REPOST: 1 in 3 women will experience what happens to the man in this film [NSFW]

1 in 3 women will experience what happens to the man in this film [NSFW]


In a Women’s and Gender Studies class I took in college, my teacher had the men role play what it felt like to be cat-called. It was super awkward. French filmmaker Eleonore Pourriat takes things one-step further in her role-reversal short film, “Opressed Majority,” where men are seen as the victims of sexual harassment and sexual abuse, and the women, their oppressors. I felt uncomfortable watching a man go through many of the same issues I’ve experienced.

While I know plenty of men who treat women with respect, the sad fact is that there are people out there who act this way, and think it’s perfectly fine. Women are victimized based on their appearance, their choice of clothing, the things they say. According to the White House Task Force to Protect Students from Sexual Assault report, “nearly 1 in 5 women and 1 in 71 men have been raped in their lifetimes,” and nearly 1 in 3 women will suffer from some form of sexual assault.

Is this short film an eye-opener? It certainly resonates deeply with me, but the real question is, how does it influence the “oppressed majority?”

This post originally appeared on and is reprinted here with permission. 

The Luggage Diaries: Wheeled Backpack Requirements


Just like when buying a trekpack, it’s important to test out different types of wheeled backpacks before you settle on one. Not a lot of stores stock them at the moment. REI has a few, but they are huge, and super expensive. My best advice is to compare reviews on, then purchase a few when they offer free shipping AND free returns (the last part is crucial, as they sometimes take out a restocking fee for returned items).

Here were the things I considered while testing out bags. It’s a pretty good checklist for anyone else considering a wheeled backpack as their next luggage piece:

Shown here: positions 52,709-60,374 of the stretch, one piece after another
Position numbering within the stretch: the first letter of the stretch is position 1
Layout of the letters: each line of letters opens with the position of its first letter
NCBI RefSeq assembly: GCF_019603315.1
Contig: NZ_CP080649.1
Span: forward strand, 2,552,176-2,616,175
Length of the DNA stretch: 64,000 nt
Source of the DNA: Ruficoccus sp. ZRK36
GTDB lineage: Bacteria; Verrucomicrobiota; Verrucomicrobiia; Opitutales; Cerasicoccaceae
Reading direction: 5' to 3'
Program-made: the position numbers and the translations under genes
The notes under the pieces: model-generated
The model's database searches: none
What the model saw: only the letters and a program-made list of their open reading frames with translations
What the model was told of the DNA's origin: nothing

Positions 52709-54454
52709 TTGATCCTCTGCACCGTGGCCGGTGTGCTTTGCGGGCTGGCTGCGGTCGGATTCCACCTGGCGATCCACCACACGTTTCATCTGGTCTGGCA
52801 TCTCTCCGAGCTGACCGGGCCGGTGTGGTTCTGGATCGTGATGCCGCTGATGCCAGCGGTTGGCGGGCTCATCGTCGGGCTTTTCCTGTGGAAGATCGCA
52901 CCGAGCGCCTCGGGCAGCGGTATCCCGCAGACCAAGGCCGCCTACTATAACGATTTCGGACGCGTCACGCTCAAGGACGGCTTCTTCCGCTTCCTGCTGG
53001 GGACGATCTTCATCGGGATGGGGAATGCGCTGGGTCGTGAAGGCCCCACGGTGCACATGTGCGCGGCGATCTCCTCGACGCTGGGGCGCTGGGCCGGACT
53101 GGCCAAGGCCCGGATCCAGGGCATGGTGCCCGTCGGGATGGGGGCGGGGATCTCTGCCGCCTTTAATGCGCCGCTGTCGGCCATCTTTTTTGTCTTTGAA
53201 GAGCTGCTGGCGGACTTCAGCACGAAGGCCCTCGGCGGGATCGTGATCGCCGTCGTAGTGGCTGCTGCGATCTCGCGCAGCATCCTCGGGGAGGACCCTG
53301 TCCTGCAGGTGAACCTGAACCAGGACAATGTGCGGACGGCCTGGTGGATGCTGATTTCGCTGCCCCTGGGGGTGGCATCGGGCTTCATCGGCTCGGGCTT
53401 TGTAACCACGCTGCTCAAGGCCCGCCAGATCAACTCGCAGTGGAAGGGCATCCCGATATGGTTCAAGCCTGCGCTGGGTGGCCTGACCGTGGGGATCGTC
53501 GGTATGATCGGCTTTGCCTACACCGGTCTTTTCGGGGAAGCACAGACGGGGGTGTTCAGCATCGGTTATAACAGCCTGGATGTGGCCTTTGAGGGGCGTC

Size: This was super important, as I’m a very tiny traveler and can’t really handle normal luggage as it is. It needed to be carry-on sized (so 22” or less), and large enough to fit the necessities, but I figured I could also get away with something smaller, as I pack very light.

Shape: Something not too bulky, should not have unnecessary straps, durable shape.

Materials: Durable, hardy materials, weatherproof, comfortable.

Wheels: Rolls well, durable materials that won’t crack.

Pockets: What kind are available, and are they actually useful, or annoying?

Inside storage area: How much can it hold? What is the inner design like? If it’s closed, does it retain its shape? Can it hold awkwardly-shaped items within it? What’s the best way to pack it?

 Boot test: Can it hold my tall, weatherproof KEEN winter boots? How much space is left when they are packed? (Note: I know they say to wear your bulkiest clothing items on to the plane, but for anyone who has ever spent 8+ hours in a pair of winter boots, you know how wonderful it feels to NOT have to wear them for 8+ hours on an airplane. Especially if I’m traveling from somewhere cold, to somewhere warm).

Back pack straps: Padded, comfortable, easy to adjust, and that the convertible aspect is easy to use/doesn’t get in the way.

Wear-ability. How does it feel while wearing it? What’s the weight distribution like? How long can I keep it on my back before it feels uncomfortable? How long do the straps hang down, and would it become an obstacle if worn in a busy area?

Next up, I’ll compare/contrast two different pieces of wheeled luggage, and explore what else is available on the market.


The Luggage Diaries: The luggage I own, and why I need an upgrade


First of all, know this: I am a carry-on-only kind of girl. I haven’t checked my luggage since 2008, and even that was begrudgingly because I was living abroad until god knew when. All of my bags are small, because I’m a light packer. So if the above seem super ridiculous, almost like toy luggage, it’s also because I’m 5’1″, and anything larger would make me fall over like a turtle on its back.

So I’m going to Norway, right? Just by myself, sticking it out on my own. I’ve had a few luggage pieces for a while, but felt I needed something “different” for this trip.